In this blog, Sarah Marsay from Samaritans and Robin Pollard from With You talk about recent work from the Suicide Prevention Consortium to capture the views of people with lived experience of alcohol use, suicidality and/or self-harm.

There is a close, well-evidenced relationship between alcohol, suicide and self-harm. This relationship varies depending on a range of factors, including how different groups of people use alcohol. For example, heavy episodic or binge drinking is associated with increased likelihood of attempting suicide amongst adolescents, while people who are dependent on alcohol are approximately 2.5 times more likely to die by suicide than the general population. In England, nearly half of all patients under the care of mental health services who die by suicide have a history of alcohol use.

Despite these links being well researched and documented, the Suicide Prevention Consortium* found the voices and perspectives of people with lived experiences were often hard to find. In 2021, the consortium launched a new project exploring the relationship between alcohol, suicide and self-harm, focusing on the perspectives of people with lived experience and putting their insights at the forefront of our work.

The complex relationship between alcohol use and mental health

From the 125 people with lived experience that completed our surveys, we heard how people had a diverse range of relationships with alcohol, and there were many different ways they viewed the link between their suicidality, self-harm or mental health.

For some people, alcohol helped them reduce their inhibitions, while for others it was a coping mechanism – usually a way of dealing with trauma. Many people were aware of why they drank, and the effect it had on them. This included both the negative impact on their mental health or mood at the time of drinking, but also the longer-term impact, often experienced days or weeks later.

“Alcohol used to take all of the bad feelings away for the moment but always left [me] sad after. Depression hits the day after I drink.”

One of the most common themes we heard was how people used alcohol to cope with other underlying issues. We also heard how support services were sometimes unprepared, unable to understand or unwilling to respond to the underlying trauma.

Alcohol as a barrier to mental health services

We heard how despite alcohol being closely linked to people’s mental health and suicidality, services they accessed struggled to treat them as such. Experiences of support services working in isolation were common. Some people said they felt afraid to disclose their alcohol use when seeking mental health support fearing they could be deemed ineligible for mental health treatment, and/or because they didn’t feel ‘safe’ to do so. Far too many people told us they couldn’t access appropriate support due to strict eligibility criteria, often at a local level, excluding people from the help they need. Their co-occurring needs around alcohol and mental health weren’t treated as a shared responsibility for different services.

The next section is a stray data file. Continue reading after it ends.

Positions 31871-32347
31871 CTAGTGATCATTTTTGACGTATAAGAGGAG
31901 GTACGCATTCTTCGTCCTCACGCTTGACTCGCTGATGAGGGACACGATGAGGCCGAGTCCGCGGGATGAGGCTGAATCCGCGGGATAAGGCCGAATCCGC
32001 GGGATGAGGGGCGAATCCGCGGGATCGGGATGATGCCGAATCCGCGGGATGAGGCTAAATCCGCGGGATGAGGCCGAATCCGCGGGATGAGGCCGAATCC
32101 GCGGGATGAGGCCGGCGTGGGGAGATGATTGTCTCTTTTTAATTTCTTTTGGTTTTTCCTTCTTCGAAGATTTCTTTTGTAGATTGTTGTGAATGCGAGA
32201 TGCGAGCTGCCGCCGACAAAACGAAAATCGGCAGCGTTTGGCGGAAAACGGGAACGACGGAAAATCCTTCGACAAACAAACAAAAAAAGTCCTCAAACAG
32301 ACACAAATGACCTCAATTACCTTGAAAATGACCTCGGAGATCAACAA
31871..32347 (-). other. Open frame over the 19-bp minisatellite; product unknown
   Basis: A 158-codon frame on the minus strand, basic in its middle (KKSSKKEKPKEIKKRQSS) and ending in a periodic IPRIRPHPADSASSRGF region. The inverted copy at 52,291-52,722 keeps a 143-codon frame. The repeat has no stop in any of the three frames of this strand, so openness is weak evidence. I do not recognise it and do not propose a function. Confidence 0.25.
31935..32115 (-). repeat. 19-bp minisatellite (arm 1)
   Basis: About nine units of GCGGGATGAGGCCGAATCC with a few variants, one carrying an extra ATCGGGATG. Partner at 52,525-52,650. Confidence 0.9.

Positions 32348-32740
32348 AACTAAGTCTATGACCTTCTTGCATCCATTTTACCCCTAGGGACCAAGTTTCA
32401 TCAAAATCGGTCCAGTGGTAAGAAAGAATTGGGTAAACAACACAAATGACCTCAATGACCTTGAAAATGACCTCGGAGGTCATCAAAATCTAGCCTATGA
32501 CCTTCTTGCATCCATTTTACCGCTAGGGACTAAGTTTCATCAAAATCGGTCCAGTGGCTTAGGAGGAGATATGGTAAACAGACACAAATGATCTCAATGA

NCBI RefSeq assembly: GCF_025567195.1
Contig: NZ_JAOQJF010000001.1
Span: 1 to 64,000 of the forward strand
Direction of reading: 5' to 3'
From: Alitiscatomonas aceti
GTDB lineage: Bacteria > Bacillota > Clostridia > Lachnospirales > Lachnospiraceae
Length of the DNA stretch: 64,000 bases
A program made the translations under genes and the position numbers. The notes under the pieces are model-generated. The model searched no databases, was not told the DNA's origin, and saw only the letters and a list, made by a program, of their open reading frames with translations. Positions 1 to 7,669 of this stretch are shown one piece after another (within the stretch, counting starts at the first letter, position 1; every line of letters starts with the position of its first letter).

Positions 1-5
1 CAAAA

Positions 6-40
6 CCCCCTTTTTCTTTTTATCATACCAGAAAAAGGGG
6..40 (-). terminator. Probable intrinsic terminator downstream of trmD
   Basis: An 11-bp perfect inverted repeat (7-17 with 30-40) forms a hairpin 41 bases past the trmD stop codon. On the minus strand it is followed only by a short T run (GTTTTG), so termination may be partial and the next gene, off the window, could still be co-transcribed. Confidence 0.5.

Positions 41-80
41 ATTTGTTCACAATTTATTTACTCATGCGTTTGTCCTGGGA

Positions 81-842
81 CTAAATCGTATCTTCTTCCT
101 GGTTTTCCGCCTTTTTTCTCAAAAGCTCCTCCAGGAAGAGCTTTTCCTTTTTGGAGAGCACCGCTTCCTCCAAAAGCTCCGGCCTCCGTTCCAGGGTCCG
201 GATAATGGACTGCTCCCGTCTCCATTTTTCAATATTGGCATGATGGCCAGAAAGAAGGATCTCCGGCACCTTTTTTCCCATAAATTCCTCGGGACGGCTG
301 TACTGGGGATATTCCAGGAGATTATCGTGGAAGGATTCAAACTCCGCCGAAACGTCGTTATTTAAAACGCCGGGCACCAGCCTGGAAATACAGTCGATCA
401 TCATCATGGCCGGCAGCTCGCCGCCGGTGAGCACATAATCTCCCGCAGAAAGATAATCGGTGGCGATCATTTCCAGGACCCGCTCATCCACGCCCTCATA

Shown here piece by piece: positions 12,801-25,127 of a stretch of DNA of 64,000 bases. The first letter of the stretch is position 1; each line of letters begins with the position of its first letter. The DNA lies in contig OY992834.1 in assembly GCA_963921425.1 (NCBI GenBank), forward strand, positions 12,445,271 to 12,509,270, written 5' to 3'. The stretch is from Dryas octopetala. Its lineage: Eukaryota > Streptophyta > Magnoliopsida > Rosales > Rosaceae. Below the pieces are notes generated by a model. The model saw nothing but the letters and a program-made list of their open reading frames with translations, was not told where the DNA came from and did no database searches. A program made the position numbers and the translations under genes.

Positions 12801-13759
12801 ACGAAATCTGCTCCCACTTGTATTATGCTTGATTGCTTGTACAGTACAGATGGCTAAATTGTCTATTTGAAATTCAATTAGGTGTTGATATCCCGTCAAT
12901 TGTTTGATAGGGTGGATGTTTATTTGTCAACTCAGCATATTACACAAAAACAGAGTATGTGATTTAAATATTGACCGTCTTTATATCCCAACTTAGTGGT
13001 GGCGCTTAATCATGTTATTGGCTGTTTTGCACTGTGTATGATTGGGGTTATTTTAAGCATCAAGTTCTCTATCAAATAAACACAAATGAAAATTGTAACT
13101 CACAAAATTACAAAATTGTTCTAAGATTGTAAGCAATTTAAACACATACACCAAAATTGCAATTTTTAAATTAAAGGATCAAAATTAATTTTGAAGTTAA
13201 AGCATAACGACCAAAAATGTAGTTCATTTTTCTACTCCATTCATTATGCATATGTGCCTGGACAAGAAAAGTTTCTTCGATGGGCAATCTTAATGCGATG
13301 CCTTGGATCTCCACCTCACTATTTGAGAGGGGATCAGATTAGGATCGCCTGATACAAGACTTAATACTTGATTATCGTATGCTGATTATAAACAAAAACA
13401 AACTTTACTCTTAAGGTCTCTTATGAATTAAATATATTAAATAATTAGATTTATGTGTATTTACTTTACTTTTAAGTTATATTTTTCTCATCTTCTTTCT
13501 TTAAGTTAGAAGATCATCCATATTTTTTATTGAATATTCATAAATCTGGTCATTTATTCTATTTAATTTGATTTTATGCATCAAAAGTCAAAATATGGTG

However, despite these systemic problems, we did hear examples of good individual practice. Many people in our survey experienced what they felt was good care, and pointed to the expertise, empathy and compassion of individual practitioners who sought to understand their personal experiences with alcohol.

The role of alcohol in suicide is not taken seriously 

One of our most concerning findings was that some people who were intoxicated at the time of a suicide attempt experienced dismissive attitudes from frontline professionals who down-played or misunderstood the seriousness of the attempt/intent and failed to offer appropriate support. The persistence of shame and stigma associated with alcohol issues was commonplace.

“I once attempted suicide whilst drunk was taken to A&E and treated with disdain by the nurses because they just saw a drunk young girl… What they didn’t ask/know was that I’d been planning to die for months… They assumed because I was drunk that it was a silly drunken cry for help.”

Integrated care, improved training, and the need for additional lived experience insight

It was clear from responses from both people with lived experience and practitioners that improved specialist and integrated care is essential, along with a better understanding among professionals that there is ‘no wrong door’ for people with co-occurring conditions who want to access services. The indications are that national guidance may have been poorly implemented, or misinterpreted, locally, and access to services remains inadequate in some areas. There is also a need to ensure all frontline staff receive appropriate training to ensure that everyone who is experiencing suicidal thoughts is treated appropriately and with compassion.

Though we have tried to bring the voices of people with lived experiences to the fore, we know we have just skimmed the surface. There is a need for further exploration of people’s experiences of both alcohol and suicide, including examining the intersection with particular identities and life experiences, as well as the protective factors that can reduce peoples’ suicidality. This would further support the development of policies and services that are able to intervene more effectively and earlier. Insights from particular population groups, especially those that appear to be at higher risk, may help to design more interventions and services for people with specific needs.

Click here to access our briefing in full or to learn more about the Suicide Prevention Consortium.

* The Suicide Prevention Consortium is led by Samaritans and includes With You, the National Suicide Prevention Alliance (NSPA) and Support After Suicide Partnership (SASP).

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